[0081] In various embodiments, the plurality of feeding couplers may include 17 feeding couplers.

[0082] In various embodiments, the antenna may also include a plurality of metamaterial cells forming a meta-surface or a polarizer. The meta-surface or the polarizer may include the plurality of metamaterial cells.

[0083] Each of the plurality of metamaterial cells may be of any suitable shape and/or size. In various embodiments, each of the plurality of metamaterial cells may be a strip structure, a c- shaped structure, a cross-shaped structure, a double ended arrow structure, or a diagonal square structure.

[0084] The plurality of metamaterial cells may be configured to convert linearly polarized waves emitted by the radiator into circularly polarized (CP) waves.

[0085] In various embodiments, the plurality of metamaterial cells may be embedded in the substrate between the radiator and the ground structure.

[0086] In various other embodiments, the antenna may also include a suspended substrate above the radiator. The plurality of metamaterial cells may be in contact with a surface of the suspended substrate. The antenna may additionally include a plurality of further metamaterial cells forming a further meta-surface or polarizer in contact with a further surface of the suspended substrate opposite the surface of the suspended substrate.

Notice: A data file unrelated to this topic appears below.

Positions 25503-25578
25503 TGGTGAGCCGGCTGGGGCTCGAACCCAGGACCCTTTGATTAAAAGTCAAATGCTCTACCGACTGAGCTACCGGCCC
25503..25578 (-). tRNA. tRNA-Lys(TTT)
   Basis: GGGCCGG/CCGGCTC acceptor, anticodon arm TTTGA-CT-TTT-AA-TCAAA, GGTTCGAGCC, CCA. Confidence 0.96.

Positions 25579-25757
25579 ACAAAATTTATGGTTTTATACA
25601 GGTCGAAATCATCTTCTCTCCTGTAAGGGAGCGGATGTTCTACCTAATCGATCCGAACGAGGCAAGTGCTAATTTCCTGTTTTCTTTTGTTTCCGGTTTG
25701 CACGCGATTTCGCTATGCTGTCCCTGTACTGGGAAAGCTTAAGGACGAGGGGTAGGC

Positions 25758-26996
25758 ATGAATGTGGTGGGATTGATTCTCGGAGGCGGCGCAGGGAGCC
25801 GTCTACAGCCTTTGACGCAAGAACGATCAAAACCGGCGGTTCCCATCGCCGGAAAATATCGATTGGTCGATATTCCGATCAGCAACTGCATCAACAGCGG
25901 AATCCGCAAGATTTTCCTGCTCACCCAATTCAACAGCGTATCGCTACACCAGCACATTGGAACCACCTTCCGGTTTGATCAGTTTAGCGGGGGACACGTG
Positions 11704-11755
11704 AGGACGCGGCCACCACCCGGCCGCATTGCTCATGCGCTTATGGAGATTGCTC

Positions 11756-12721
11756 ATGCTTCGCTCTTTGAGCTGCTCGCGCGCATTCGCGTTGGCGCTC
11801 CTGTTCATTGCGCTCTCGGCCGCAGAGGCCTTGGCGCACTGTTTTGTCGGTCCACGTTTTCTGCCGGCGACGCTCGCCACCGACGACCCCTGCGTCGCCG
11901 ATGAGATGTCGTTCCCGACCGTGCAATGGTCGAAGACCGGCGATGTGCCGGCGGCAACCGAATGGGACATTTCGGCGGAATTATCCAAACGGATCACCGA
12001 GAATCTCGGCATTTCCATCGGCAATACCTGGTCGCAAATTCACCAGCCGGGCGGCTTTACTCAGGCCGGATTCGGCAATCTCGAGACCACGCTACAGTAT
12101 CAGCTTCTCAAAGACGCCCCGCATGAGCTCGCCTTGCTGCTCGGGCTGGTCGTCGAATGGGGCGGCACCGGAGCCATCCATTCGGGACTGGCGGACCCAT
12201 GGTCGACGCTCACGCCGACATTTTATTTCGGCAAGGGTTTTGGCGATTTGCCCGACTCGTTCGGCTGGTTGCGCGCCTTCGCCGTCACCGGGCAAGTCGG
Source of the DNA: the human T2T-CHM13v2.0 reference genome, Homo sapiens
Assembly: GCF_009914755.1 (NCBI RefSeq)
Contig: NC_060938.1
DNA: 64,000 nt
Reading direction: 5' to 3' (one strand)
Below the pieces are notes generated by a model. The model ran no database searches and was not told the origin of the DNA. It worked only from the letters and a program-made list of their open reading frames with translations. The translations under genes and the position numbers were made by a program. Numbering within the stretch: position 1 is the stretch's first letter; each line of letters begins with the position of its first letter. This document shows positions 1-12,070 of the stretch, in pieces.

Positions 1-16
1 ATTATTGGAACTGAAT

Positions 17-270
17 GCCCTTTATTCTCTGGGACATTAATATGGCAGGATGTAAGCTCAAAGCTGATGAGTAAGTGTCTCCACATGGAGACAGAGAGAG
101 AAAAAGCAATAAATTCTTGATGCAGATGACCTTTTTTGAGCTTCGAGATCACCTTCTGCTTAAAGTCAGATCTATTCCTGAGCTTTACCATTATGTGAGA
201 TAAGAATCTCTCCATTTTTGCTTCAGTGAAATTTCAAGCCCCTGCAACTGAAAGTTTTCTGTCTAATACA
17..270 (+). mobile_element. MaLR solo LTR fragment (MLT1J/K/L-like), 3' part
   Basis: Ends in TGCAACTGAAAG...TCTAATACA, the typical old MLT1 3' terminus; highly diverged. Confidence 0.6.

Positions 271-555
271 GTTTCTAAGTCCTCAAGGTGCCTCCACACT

[0087] The antenna may be devoid of a phase shifter.

[0088] Various embodiments may relate to a grid array antenna with a planar full-range circularly polarized switched beam capability. The grid array antenna include a plurality of feeding structures, each feeding structure connected to the grid antenna (or radiator) via a feeding probe (“port”), and/or feeding node/point at a predefined location on the grid array. The plurality of the feed probes and/or feeding node/point maybe arranged in a configuration to excite the grid antenna to achieve a full-range switched beam pattern.

[0089] In various embodiments, the grid array antenna may further include a meta-surface having a plurality of equally spaced meta-cells disposed above the grid array antenna. The meta surface may be separated from the radiator by an air gap, each meta-cell arranged above each intersecting grid element such that the meta-surface and grid array antenna interoperates to provide circularly polarized switched beams.

[0090] In various embodiments, the antenna may include substrate integrate waveguides (SIW). In various embodiments, the plurality of feeding couplers may include seventeen feeding ports (or feeding probes).

[0091] Various embodiments may relate to a grid array antenna for providing a full range coverage with single radiator without using any expensive phase shifter. Various embodiments may offer a fully integrated solution, with planar and low profile configuration. Various embodiments may have a low built cost.